Testing out internet speeds on an Oppo Reno 5G smartphone with EE’s network.
Ryan Browne | CNBC
London falls far behind other major European cities when it comes to the quality of its 5G connection, according to a report shared with CNBC.
The findings from fixed and mobile network benchmarking firm MedUX found that London ranked 10th for 5G quality of experience in Europe, out of a group of 10 cities that includes Berlin, Barcelona, Paris, and Lisbon.
The German capital had the best 5G experience overall, which MedUX attributed to Berlin’s outperformance in areas like network consistency across different levels of applications and overall low latency.
“They are very good at doing things properly,” Rafael Galarreta, chief marketing officer of MedUX, told CNBC in an interview.
“They are the best in particular worlds,” he added, highlighting the city’s prowess in video streaming and data for over-the-top media platforms.
MedUX uses robots to quality assess fixed and mobile wireless internet broadband, identifying and resolving network issues. The company works with telecom providers, regulators, and enterprises to benchmark and monitor networks.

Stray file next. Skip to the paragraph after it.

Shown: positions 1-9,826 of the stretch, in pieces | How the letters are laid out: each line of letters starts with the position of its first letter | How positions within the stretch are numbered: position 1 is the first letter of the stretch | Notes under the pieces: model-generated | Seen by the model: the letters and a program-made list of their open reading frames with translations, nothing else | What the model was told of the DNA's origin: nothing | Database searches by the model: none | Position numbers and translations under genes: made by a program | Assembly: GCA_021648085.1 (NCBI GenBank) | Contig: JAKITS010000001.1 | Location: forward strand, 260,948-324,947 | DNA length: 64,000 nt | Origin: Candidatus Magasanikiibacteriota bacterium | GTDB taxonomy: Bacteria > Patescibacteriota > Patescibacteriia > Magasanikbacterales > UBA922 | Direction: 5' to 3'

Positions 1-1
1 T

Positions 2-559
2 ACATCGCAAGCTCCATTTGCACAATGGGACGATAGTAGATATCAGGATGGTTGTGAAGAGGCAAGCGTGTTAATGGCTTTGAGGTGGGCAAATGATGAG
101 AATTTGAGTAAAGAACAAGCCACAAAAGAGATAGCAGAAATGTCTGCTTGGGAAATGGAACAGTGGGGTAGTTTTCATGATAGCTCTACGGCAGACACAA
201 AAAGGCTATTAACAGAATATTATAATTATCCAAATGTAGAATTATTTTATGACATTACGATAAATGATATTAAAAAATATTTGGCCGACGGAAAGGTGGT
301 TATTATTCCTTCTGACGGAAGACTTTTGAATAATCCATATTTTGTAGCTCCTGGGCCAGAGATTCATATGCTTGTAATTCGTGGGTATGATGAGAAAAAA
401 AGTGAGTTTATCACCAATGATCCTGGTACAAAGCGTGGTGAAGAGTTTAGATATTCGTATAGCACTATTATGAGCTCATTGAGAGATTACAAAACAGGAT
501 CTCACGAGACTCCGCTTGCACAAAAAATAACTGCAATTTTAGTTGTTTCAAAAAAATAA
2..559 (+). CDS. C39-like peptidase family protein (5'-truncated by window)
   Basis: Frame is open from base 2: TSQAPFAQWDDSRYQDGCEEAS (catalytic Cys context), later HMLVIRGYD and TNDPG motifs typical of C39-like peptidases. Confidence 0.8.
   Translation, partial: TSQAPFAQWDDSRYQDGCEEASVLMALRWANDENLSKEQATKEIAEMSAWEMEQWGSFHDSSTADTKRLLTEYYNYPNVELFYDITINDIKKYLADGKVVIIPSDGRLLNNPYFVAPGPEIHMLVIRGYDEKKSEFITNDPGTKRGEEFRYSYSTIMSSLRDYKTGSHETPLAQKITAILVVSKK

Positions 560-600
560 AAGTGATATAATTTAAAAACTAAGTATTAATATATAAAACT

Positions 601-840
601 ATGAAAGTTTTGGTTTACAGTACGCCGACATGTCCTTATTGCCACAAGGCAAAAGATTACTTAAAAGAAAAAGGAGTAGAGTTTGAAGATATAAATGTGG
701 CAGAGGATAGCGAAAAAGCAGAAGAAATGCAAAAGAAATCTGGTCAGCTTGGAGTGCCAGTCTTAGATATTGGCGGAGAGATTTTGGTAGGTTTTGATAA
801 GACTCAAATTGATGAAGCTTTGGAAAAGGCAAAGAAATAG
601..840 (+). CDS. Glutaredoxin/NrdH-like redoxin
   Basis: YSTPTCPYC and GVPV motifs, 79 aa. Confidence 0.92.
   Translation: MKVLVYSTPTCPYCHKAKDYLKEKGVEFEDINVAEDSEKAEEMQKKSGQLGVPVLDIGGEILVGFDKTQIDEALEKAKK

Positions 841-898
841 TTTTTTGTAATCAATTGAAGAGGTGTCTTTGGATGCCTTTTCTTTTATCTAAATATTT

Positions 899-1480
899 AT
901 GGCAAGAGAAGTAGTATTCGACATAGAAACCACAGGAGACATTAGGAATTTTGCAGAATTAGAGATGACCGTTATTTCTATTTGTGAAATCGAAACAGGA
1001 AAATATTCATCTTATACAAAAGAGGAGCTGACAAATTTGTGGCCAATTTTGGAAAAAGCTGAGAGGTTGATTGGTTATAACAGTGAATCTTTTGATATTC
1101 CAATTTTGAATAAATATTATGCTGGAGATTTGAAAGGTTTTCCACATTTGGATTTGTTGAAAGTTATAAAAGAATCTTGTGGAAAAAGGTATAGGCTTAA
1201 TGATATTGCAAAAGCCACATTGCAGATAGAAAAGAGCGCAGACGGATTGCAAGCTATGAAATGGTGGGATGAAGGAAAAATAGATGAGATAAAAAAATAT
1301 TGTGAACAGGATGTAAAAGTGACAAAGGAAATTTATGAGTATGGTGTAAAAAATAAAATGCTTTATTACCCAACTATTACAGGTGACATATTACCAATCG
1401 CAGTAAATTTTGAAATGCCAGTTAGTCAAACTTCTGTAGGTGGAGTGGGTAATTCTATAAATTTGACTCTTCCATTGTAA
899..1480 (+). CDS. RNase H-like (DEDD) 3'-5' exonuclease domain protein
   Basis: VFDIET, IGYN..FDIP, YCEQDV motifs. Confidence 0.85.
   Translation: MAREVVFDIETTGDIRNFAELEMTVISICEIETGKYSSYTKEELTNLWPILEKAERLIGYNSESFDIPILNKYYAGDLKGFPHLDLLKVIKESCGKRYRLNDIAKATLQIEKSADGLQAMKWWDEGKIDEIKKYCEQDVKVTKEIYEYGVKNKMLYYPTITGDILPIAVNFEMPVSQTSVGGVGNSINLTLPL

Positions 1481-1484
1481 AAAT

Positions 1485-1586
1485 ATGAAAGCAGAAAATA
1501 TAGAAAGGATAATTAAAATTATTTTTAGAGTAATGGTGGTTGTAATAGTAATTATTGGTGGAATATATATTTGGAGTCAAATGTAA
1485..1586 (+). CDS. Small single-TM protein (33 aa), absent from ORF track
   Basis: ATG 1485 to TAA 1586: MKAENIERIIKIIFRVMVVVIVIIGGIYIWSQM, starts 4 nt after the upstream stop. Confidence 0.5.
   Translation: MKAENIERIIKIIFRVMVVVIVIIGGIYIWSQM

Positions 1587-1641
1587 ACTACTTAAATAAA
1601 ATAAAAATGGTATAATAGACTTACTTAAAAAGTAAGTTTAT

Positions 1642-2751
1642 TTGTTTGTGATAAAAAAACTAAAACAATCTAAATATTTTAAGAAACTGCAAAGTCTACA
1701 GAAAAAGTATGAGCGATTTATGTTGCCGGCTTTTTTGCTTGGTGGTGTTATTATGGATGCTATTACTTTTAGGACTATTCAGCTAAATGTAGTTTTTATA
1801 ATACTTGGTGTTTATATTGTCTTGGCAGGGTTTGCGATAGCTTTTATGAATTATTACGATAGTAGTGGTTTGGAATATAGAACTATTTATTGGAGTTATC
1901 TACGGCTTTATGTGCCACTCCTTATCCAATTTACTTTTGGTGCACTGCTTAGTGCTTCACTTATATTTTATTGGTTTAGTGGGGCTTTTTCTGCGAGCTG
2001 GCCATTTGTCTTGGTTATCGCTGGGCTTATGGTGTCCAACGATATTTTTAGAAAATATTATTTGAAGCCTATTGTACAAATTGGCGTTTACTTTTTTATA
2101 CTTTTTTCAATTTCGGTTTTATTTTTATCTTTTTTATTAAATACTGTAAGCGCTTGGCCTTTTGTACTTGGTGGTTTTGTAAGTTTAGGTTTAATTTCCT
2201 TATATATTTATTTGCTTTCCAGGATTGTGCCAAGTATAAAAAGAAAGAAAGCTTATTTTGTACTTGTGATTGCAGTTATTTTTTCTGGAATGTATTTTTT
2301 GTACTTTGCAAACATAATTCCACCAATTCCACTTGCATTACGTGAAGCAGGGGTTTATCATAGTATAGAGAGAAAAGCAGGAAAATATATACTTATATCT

According to MedUX, Berlin has the best 5G coverage of any European city overall, according to MedUX, with a 89.6% reach. It is also the best city overall for 5G streaming, with average latency of less than 40 milliseconds.
Berlin, Barcelona, and Paris scored the highest among European cities on MedUX’s overarching 5G quality benchmark. Lisbon, Milan and Porto were the runners up.
London, on the other hand, was close to the bottom of the ranking for European 5G networks. According to MedUX, nearly 77.5% of the city’s population has 5G on their devices now, below the urban average.
London also performs badly on downlink speeds, with MedUX data showing the city gives users an average download speed of 143 megabits per second (Mbps), compared to 528 Mbps for Lisbon, 446 Mbps for Porto, 326 Mbps for Barcelona.
Munich in Germany, the second-worst city for 5G downlink speeds, had average download speeds of 259 Mbps.
“The U.K. is struggling for several reasons,” Galaretta said. “We already spoke about the macro things, but the two most important dimensions in which the U.K. mobile networks are lagging behind is speed and accessibility, and network responsiveness.”
Network responsiveness, Galaretta said, affects latency, which impacts data-intensive applications like online gaming — and in particular cloud gaming, which provides…